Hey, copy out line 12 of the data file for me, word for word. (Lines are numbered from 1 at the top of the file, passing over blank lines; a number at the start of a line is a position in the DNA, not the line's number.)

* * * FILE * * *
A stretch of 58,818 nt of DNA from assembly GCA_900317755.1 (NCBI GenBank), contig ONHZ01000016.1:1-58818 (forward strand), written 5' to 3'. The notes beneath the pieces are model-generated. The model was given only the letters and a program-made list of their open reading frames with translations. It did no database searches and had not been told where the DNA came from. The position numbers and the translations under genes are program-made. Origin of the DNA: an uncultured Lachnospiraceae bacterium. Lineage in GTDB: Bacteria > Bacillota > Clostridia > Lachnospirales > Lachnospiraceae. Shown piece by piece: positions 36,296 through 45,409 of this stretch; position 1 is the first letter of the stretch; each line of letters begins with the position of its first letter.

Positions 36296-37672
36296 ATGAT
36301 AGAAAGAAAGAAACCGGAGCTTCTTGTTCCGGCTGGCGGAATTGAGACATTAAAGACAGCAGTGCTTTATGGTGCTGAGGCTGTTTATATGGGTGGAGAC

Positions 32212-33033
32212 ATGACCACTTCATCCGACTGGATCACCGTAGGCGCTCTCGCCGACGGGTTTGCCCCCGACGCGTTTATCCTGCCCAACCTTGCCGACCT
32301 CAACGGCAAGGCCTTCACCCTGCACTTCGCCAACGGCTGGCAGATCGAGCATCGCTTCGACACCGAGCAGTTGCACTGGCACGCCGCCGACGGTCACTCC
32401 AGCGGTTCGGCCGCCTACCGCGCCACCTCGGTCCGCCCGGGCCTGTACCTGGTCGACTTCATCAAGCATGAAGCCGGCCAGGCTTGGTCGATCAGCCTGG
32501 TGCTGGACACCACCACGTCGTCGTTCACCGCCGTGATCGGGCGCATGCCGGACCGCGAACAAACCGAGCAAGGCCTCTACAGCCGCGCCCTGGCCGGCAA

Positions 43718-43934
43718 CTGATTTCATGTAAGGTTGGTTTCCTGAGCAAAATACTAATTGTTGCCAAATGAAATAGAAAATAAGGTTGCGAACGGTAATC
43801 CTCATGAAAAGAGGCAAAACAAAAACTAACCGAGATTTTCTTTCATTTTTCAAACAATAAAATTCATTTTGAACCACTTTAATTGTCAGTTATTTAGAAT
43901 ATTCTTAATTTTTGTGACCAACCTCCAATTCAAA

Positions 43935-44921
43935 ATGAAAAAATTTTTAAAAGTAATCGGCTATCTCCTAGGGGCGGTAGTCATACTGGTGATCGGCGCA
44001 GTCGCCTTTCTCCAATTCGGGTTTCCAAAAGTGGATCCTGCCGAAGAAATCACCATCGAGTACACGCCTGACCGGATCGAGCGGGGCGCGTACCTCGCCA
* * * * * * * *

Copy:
43801 CTCATGAAAAGAGGCAAAACAAAAACTAACCGAGATTTTCTTTCATTTTTCAAACAATAAAATTCATTTTGAACCACTTTAATTGTCAGTTATTTAGAAT